Optional Early Morning Yoga with Yo Re Mi
8am-8:45am outside on the lawn (weather permitting)
The incorporation of Yo Re Mi into the classroom creates self-awareness, focus, concentration, and relaxation while children learn with their bodies, minds and voices all at once. In this workshop teachers, parents and therapists will build their tool-box for engaging attention and managing behavior while honoring creativity and imagination in a non-competitive and nurturing environment. Participants will experience how music, movement and mindfulness can be combined to enhance learning, foster sensory integration, increase focus and reduce stress.
8:30am-9am and 11:30am-12:30pm in the Gallery
"Stories that move, sing, and settle us: Vocal rhythms, collaborative sounds, and transformative silences inside stories for young children - Julia Morris
In this interactive workshop, participants will explore ways that the voice can be used as a rhythmic and sound-making instrument in the storytelling process. Through kinesthetic and vocal journeys as well as through musical role play strategies, we will live inside oral narratives in a new way. Whether immersing ourselves in trickster tales from West Africa or the fairy tale sphere of H.C. Andersen, we will examine how voice and voicelessness succeed in moving characters (and ourselves!) forwards, backwards, and into an imaginative ‘elsewhere.’ These story-driven ‘elsewheres’ offer children fresh perspectives on the importance of resilience, kindness, and stillness in an increasingly noisy world.
Was Rosa just tired? Reframing stories of Black resistance in Early Childhood settings – Maimuna Mohammed and Takiema Bunche-Smith
In this workshop, participants will consider and critique commonly told stories about historical figures engaged in resistance to children in early childhood settings. Through interactive culturally responsive storytelling, we will co-create new narratives about Black resistance that centers truth, culture, legacy, and considers young children’s racial and cultural development.
Historical silence and trauma still show up today. How do we help them share their stories? - Daseta Gray and Reeshemah Brightley
This workshop will discuss the historic silence that was imposed on the underserved communities the forbid most of their stories to be told: Silence under white dominance is a narrative that has become a part of the social construct of Black people of the Americas for centuries. Beginning in the slave castles on the coast of West Africa following their journey as enslaved Africans to the “New World,” a score of silence was placed over a new story laced with pain. In this conversation, I ask why people of African descent In the Americas might remain silent, in instances of day today traumas and events? How have Black people have been historically forced into silence? This workshop explores the traumatic history of Black populations in the Americas, and how this history translates into the way the descendants of the former enslaved interact with the modern world as racialized subjects and inheritors of racial trauma. Engaging in the work as early childhood educators we must give voice to the voiceless and be the voice for our young children especially the 0- 3 year olds and share their stories.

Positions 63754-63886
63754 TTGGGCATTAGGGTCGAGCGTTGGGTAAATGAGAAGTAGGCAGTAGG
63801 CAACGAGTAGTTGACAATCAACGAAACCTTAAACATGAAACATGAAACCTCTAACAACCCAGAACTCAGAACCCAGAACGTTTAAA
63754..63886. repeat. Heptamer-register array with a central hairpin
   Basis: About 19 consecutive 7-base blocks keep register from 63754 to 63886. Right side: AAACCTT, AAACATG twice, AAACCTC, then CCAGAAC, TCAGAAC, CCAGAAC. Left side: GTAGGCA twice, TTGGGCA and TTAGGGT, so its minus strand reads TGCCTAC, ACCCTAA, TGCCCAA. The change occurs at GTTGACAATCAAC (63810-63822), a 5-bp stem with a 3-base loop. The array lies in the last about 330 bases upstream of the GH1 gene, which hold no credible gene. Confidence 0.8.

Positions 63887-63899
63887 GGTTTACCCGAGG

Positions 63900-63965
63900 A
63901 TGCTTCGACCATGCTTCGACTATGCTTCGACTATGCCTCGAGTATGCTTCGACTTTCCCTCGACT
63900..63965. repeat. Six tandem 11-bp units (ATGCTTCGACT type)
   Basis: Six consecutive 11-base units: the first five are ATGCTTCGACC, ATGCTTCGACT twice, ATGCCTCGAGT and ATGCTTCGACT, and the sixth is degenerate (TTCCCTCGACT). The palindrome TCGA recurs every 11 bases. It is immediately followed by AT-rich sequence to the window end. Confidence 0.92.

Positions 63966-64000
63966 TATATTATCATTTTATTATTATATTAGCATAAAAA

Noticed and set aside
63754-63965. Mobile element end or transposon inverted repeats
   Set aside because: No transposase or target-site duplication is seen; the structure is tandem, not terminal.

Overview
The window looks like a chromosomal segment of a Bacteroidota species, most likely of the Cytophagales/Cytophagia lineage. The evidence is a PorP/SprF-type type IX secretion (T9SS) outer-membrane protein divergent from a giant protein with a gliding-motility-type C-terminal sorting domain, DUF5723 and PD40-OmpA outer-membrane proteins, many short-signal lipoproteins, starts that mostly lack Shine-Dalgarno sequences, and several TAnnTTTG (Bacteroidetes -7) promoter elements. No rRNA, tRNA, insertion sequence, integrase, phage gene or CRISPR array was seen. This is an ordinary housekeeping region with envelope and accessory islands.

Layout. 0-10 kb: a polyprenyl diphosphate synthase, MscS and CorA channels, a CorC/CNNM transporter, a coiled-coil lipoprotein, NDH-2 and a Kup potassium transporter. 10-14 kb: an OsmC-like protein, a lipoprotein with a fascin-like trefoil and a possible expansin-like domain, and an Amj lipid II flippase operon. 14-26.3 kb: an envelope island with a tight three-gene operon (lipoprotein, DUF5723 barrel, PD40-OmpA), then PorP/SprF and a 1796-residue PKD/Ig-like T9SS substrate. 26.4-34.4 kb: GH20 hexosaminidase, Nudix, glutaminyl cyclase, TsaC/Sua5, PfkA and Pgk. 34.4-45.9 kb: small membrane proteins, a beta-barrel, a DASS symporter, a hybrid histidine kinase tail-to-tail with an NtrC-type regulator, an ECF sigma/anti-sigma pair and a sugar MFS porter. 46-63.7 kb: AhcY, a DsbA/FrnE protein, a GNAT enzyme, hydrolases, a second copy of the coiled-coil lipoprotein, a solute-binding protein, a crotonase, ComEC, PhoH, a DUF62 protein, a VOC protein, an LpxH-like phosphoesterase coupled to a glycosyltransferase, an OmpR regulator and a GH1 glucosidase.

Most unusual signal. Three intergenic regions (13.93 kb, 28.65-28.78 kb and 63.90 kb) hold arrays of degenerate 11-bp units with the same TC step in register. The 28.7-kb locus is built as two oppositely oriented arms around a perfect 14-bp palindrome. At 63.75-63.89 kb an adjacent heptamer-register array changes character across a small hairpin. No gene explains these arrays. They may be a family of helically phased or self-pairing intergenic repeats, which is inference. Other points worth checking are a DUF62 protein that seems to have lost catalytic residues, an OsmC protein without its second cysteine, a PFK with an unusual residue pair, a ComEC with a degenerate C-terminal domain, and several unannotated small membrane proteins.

Singing our stories: Using music to build equitable, just and loving community in our classrooms - City Love
In this workshop City Love (www.muchcitylove.com) will share a participatory sequence of original songs that early childhood educators can use to build equitable, just, loving community in our classrooms. (Think Kendrick Lamar and Jack Johnson as Kindergarten Teachers) We will explore the ways this music can be used to open up dialogue, help us tell our stories, affirm our identities, empower students to exemplify respect, solidarity and equity in the face of societal examples demonstrating the opposite, build belonging and inclusivity in our classrooms, and lovingly transform our communities from the inside out. Come sing with us!
Cultivating cultural consciousness through storytelling - Razan Abdin-Adnani
This workshop will offer practical tips for affirming all children’s identities, stories, and voices in our educational spaces. It will invite participants to consider whose stories we’re telling and why? It will inspire participants to imagine new possibilities for story times that are inclusive and intersectional—even for our youngest children.
Who Wrote This? An examination of who is writing accessible African folktales and telling stories about Black children and gain resources – Sala Cyril and Mshairi Siyanda
In this workshop, participants will critique African folktales and stories about Black children based on their authorship in early childhood settings. Using models of traditional folktales, participants will tell their own stories. By doing so, they will recover the beauty and history of oral storytelling traditions.